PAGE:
The duplex preform 30, according to the present invention, may be fabricated by methods known to those skilled in the art. Multi-constituent pill making machines, for example, may be readily adapted for forming duplex preforms 30. Powdered glass 40 and a graded composition of ceramic particles 54 are suitably disposed in the machine molds and then loosed pressed to form molded preforms. The molded preforms are then sintered at temperatures of about 300° to 700° C. to form the duplex preform 30 of the present invention.
The duplex preform 30 of FIG. 3A is advantageously utilized in the fabrication of hybrid metal packages having compression type glass-to-metal seals. In a one or two step operation the terminal pin 44 is disposed in the terminal bore 32 of the preform 30 with the chemically cleaned surface of the terminal pin 44 adjacent interface 50. The terminal pin 44-preform 30 is disposed in an aperture of the body 46 adjacent interface 48. Sealing is accomplished by heating the loosely assembled combination to a temperature somewhat above the melting point of the glass 40. This temperature is maintained for a time sufficient to ensure fluidization of the boundary layers of the glass 40, that is a fluidized conformiality at the interfaces 48, 50. Any "wetting" of the glass to unoxidized metal is superficial. Upon cooldown to room temperature, compressive stress bonding occurs at the interfaces 48, 50 to form a hybrid metal package having a compression type glass-to-metal seal.
It has also been determined that there is a dramatic increase in hermeticity for hybrid metal packages fabricated with duplex preforms according to the present invention. A pragmatically acceptable hermeticity for most applications is a leak rate of 1×10-8 cc/He/sec at a pressure differential of one atmosphere. Leak checking of hybrid metal packages formed, according to the present invention, revealed leak rates an order of magnitude lower than the pragmatically acceptable leak rate, i.e., leak rates of about 1×10-9 to 10-10 cc/He/sec at a pressure differential of one atmosphere. The enhanced hermeticity of hybrid metal packages utilizing duplex preforms according to the present invention is attributed to an increase in compressive skin stress engendered by the addition of ceramic particles.
In another embodiment of the present invention the terminal pins 44 disposed in the duplex preform 30 are plated with one or more corrosion-resistant materials. In general, glass may be successfully compression bonded to a metal which is not oxidized. In fact, a clean smooth surface is much preferred. To prevent corrosion, the pins 44 and eyelets may be plated with a variety of metals, or combinations thereof, which act as a compliant member to aid in promoting leak tight compression seals.
A stainless steel or Fe alloy, by way of example, may be clad with about 100 to about 150 microinches of substrate nickel and about 50 microinches of a noble metal such as palladium or gold to reduce susceptibility to corrosion.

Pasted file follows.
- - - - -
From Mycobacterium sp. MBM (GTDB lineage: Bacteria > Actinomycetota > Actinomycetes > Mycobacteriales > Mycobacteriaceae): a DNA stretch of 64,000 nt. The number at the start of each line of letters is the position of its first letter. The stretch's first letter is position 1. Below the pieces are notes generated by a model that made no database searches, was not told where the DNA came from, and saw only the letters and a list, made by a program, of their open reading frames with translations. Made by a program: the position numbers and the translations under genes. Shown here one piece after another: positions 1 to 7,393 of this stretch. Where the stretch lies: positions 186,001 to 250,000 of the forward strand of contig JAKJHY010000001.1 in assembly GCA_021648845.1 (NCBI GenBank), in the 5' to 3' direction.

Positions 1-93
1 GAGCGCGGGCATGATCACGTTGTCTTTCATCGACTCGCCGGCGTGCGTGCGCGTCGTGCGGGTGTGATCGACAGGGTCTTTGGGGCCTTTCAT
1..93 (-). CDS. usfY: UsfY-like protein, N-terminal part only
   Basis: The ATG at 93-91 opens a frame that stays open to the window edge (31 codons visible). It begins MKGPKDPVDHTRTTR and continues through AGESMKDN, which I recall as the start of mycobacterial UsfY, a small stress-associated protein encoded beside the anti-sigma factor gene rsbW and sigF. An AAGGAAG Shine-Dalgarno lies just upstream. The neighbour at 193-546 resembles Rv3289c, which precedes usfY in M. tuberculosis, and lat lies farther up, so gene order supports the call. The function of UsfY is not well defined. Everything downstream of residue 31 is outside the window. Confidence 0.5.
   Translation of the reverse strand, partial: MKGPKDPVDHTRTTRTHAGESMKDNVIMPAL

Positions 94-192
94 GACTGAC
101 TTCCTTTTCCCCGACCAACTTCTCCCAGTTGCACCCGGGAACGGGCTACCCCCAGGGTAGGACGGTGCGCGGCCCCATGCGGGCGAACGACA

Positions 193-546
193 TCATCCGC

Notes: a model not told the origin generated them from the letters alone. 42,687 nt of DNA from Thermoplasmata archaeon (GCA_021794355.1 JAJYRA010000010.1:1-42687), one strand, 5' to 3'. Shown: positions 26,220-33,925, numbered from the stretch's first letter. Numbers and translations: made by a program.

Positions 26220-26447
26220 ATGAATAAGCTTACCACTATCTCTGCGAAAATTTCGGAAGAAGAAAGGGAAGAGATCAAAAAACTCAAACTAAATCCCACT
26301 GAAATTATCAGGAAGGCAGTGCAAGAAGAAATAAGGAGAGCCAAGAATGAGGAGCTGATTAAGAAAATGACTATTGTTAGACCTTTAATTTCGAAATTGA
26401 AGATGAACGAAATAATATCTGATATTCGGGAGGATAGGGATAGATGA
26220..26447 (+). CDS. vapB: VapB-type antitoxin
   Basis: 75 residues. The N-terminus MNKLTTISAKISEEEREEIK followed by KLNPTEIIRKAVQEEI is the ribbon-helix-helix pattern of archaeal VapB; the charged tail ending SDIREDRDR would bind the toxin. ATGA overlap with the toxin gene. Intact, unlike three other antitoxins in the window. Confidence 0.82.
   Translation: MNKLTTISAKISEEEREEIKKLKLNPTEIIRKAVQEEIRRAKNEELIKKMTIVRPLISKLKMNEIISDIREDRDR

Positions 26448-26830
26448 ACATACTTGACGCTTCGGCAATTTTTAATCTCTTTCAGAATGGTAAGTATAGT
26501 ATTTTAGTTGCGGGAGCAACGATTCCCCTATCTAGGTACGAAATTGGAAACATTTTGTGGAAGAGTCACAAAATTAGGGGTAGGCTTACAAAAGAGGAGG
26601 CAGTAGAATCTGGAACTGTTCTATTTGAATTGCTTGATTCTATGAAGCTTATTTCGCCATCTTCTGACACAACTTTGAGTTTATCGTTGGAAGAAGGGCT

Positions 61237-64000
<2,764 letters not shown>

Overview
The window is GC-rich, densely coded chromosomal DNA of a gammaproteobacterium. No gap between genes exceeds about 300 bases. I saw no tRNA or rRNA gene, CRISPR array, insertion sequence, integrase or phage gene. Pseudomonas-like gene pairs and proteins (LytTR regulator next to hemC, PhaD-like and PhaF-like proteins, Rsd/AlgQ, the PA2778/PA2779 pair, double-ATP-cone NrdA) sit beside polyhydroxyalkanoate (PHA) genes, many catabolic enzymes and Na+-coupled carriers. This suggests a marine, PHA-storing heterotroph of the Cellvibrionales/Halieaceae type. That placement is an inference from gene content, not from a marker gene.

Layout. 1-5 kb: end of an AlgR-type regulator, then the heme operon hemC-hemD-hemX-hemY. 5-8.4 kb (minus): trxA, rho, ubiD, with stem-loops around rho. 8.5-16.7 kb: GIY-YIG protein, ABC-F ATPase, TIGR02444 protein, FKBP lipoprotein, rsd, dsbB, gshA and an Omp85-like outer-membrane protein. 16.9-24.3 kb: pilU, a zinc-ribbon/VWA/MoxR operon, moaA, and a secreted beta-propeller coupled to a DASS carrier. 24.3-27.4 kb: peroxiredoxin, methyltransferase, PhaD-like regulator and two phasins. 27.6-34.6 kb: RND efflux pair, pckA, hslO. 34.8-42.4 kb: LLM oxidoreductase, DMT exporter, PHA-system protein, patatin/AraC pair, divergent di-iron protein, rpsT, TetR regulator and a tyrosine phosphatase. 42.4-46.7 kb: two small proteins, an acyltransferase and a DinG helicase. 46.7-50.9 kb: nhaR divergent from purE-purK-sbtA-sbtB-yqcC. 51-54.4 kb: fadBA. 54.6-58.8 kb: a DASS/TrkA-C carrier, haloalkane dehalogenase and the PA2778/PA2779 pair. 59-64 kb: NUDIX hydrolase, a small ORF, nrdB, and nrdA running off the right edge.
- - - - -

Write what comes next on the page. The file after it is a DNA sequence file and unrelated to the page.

The majority of terminal pins in hybrid metal packages are electrically connected to terminal areas of the microcircuit chips embodied therein. However, at least one terminal pin will often function as a ground lead. This terminal pin is grounded by strapping or electrically connecting the interior portion of the terminal pin to the package body. This grounding operation may be more readily facilitated by utilizing a modified duplex preform of this embodiment as described with respect to the embodiment of FIG. 3A above except that the glass 40 comprising the matrix of the duplex preform has conductive metallic particles homogeneously distributed therein in solid solution. Sufficient conductive metallic particles are added to the glass 40 so that the modified duplex preform will conduct an electrical current. A terminal pin 44 disposed in the modified duplex preform will thus be inherently grounded to the body 46 by means of the modified preform. Metallic particles of stainless steel, nickel irons, low carbon irons or complex conductive materials, are advantageously used as the conductive filler for the glass 40 matrix since the CTEs of stainless steel, iron or nickel-iron alloys are mismatched with respect to the CTEs of compression-type glasses. A thirty percent or less addition of such particles to the glass 40 matrix converts the modified preform from an electrically-insulating body to a conductive body, depending upon particle size and distribution.
Duplex preforms according to the present invention form compression glass-to-metal seals of greatly enhanced hermeticity, as described hereinabove.
Numerous modifications and variations of the present invention are possible in light of the above teaching. It is, therefore, to be understood that within the scope of the appended claims, the present invention may be practiced otherwise than as specifically described hereinabove.
|Cited Patent||Filing date||Publication date||Applicant||Title|
|US4186023 *||May 1, 1978||Jan 29, 1980||Technology Glass Corporation||Sealing glass composition|
|US4430376 *||Jul 13, 1982||Feb 7, 1984||Box Leonard J||Glass-to-metal compression sealed lead-in structure|
|US4587144 *||May 13, 1982||May 6, 1986||Hillel Kellerman||Low loss, compression, hermetic glass-to-metal-seal and method|
|US4716082 *||Oct 28, 1986||Dec 29, 1987||Isotronics, Inc.||Duplex glass preforms for hermetic glass-to-metal sealing|
|Citing Patent||Filing date||Publication date||Applicant||Title|
|US5015207 *||Dec 28, 1989||May 14, 1991||Isotronics, Inc.||Multi-path feed-thru lead and method for formation thereof|